Veterans in the Servicemembers Transition Process frequently complain about the receipt of timely payments once his or her claim has been adjudicated. To date, the receipt of benefit payments can take from 90 days to a year or more to process. While uncertain of the legal or tax implications, I recommend that once a Servicemember enters Federal service (Active Duty, Reserve or Guard) a percentage of the Servicemember’s salary be escrowed until the IDES or (retirement) process is complete. The funds set aside could then be automatically reimbursed to the Veteran as a lump sum payment used to bridge the gap between the date of retirement (or separation) and receipt of any long-term or separation benefits.    

2.         Emergency Surgery Rating Reconsideration.          

            Servicemembers who require emergency surgeries within sixty (60) to ninety (90) days of being rated should receive automatic disability rating reconsideration.

3.         Complete a Comprehensive Staffing Needs Assessment.

            The Office of Personnel Management must undertake a comprehensive staffing needs assessment to: a) properly assess the cost/benefit of properly staffing the IDES system, and b) research areas where backlogged claims exist to determine whether problems of redundancy and inefficiency are functions of process or staffing related to organizational behavior, poor training, and/or a lack of incentives.

Staffing at the appropriate level will go a long way towards: a) eliminating the current claims backlog and, b) reducing the amount of time it takes to assess individual claims. Increasing staff means a short-term increase in personnel costs offset by a reduction in both the amount of time it takes to process claims and the number of Servicemembers anxiously awaiting claims adjudication.

4.         Manage Fraud, Waste and Abuse.

            The system is replete with opportunities for fraud, waste and abuse. The underlying premise of the adjudication process is to provide compensation and benefits for long-term injuries and illnesses. Any system which compensates Servicemembers for injuries and illnesses must also incentivize healing and recovery. It isn’t a politically popular notion. However, necessary if ballooning costs are to be reduced and full recovery a goal.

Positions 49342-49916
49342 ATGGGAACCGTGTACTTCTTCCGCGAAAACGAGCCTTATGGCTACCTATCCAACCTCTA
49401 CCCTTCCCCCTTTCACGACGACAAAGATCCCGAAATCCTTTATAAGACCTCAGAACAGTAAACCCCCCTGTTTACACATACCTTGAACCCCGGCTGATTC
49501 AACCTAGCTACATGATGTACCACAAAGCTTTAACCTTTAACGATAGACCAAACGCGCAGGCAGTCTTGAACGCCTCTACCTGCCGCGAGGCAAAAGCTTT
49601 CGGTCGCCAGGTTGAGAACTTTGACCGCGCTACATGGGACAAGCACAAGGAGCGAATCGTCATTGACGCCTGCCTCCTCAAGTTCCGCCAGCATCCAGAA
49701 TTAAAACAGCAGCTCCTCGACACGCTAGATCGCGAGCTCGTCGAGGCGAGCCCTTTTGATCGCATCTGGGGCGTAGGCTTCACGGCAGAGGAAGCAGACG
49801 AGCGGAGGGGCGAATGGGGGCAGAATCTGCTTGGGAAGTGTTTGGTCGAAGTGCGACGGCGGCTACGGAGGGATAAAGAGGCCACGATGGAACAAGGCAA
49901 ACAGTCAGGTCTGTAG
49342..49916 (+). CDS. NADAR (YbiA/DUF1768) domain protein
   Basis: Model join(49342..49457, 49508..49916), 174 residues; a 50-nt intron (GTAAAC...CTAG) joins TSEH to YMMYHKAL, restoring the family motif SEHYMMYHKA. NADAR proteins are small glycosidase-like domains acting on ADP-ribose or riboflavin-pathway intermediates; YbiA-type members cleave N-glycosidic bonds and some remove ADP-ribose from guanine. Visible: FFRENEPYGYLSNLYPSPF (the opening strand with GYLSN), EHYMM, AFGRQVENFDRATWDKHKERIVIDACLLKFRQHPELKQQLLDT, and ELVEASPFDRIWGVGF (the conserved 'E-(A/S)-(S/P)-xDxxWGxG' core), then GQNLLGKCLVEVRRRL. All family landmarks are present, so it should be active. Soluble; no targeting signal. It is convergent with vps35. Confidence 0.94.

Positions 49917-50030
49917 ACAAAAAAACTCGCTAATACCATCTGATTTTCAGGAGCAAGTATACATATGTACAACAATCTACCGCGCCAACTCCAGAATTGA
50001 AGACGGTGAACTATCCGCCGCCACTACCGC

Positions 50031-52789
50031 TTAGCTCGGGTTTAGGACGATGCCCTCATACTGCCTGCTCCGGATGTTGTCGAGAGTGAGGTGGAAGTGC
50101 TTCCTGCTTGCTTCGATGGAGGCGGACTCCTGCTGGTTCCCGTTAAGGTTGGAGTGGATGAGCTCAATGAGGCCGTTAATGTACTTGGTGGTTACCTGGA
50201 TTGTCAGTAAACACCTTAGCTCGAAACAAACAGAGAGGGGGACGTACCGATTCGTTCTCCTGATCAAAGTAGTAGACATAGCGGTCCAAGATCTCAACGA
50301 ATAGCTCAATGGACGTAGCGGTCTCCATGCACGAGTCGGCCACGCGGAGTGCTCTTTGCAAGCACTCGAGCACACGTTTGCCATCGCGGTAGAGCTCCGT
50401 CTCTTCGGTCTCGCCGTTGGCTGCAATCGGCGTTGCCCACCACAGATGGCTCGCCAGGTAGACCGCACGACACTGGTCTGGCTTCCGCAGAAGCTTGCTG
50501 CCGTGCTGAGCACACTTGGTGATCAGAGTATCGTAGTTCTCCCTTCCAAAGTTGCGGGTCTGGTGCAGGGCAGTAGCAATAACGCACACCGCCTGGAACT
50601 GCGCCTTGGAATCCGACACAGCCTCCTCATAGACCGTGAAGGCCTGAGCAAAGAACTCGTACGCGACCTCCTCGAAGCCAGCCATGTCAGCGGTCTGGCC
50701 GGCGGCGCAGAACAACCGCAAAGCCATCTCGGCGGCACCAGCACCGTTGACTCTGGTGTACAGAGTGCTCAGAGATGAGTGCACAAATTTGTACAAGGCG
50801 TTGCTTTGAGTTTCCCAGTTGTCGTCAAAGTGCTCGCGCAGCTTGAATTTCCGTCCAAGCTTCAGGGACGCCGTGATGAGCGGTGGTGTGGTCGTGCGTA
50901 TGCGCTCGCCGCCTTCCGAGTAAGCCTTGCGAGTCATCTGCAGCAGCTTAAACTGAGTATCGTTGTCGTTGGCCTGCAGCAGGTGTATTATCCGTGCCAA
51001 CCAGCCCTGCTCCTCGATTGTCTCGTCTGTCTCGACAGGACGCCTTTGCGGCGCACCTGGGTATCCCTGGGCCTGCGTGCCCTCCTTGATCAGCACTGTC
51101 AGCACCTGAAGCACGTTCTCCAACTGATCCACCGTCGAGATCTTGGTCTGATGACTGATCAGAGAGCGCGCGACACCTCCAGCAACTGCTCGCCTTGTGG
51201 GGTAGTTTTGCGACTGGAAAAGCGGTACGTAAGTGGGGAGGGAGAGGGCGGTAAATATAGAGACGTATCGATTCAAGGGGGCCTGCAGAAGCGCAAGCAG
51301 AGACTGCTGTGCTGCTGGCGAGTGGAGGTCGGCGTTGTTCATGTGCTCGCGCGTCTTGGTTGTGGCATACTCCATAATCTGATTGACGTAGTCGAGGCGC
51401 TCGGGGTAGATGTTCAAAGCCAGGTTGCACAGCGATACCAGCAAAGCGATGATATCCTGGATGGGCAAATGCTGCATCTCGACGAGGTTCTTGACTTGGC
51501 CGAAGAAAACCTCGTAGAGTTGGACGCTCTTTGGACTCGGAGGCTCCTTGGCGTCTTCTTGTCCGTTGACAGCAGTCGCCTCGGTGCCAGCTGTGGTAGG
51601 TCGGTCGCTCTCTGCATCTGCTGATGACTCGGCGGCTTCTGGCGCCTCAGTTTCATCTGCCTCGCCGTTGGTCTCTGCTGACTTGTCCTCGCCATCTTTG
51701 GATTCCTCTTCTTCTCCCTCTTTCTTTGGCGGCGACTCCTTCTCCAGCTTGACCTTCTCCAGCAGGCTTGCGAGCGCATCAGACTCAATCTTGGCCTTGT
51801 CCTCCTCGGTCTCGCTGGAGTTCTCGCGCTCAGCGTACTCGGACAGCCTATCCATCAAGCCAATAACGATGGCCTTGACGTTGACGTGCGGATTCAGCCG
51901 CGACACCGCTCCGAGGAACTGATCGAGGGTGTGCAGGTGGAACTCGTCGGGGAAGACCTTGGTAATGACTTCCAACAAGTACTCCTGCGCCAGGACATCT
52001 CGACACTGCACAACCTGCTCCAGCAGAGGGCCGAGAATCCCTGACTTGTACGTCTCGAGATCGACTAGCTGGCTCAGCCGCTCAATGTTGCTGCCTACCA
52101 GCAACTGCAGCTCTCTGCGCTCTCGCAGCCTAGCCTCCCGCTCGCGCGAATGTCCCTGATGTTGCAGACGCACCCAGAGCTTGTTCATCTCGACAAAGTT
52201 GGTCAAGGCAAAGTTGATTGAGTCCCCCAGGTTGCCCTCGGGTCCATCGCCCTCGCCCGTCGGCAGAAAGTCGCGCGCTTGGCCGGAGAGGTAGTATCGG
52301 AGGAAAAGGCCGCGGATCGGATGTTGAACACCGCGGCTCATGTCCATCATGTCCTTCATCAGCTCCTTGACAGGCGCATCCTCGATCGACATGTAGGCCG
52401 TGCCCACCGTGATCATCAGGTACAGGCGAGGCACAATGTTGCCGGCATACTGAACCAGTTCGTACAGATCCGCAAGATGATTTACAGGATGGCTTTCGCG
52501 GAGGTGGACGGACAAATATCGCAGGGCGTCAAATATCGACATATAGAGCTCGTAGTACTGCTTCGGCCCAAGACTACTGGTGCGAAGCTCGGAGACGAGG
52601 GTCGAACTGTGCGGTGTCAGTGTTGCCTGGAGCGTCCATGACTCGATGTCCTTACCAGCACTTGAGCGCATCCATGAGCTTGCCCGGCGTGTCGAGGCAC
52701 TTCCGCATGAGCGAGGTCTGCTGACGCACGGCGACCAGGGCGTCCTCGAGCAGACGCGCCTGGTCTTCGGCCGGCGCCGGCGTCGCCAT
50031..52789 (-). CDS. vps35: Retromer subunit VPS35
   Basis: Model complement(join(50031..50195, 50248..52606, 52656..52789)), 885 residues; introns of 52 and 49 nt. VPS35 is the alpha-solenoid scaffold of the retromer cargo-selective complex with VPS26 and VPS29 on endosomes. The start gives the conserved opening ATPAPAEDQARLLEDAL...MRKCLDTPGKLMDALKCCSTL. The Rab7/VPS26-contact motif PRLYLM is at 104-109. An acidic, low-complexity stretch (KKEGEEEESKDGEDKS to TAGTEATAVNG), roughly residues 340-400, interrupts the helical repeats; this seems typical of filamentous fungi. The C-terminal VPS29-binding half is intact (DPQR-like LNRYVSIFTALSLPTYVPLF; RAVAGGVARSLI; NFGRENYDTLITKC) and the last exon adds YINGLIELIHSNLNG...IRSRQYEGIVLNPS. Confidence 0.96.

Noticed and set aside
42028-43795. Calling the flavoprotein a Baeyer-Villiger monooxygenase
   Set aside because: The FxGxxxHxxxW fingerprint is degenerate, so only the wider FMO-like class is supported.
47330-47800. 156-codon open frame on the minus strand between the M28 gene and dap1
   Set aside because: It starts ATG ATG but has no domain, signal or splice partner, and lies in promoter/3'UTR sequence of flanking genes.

A comprehensive assessment of where opportunities for fraud, waste and abuse exist must be conducted and measures put in place to mitigate such opportunities. Examples include: encouraging physician second opinions, eliminating redundancy in paperwork, and information sharing not just between agencies but within.            

5.         Organizational Change.

            We have got to change the organizational culture which punishes Servicemembers (directly or indirectly) for sustaining wounds, injuries or illnesses. In the current climate, Servicemembers deemed unfit to fight or conduct acts of physical fitness are cast aside and labeled; often unfairly, as lazy or cowardly. I do not advocate group hugs on the battlefield. However, leadership training must encourage compassion, dignity and respect. Likewise, service providers, whether military or civilian, must receive similar training.

Toxic leaders (military and civilian) and service providers must be either retrained or moved out of leadership or positions of authority to mitigate damage to wounded and/or recovering Servicemembers.

Conclusion

The recommended suggestions to improve IDES will each require a cost-benefit analysis to determine feasibility. Such analysis is beyond the scope of this presenter. What is certain is that each cost and benefit must be assessed using both quantitative and qualitative analysis. It is my belief that undertaking such analysis, however painstaking, will improve IDES to the benefit of retiring Servicemembers.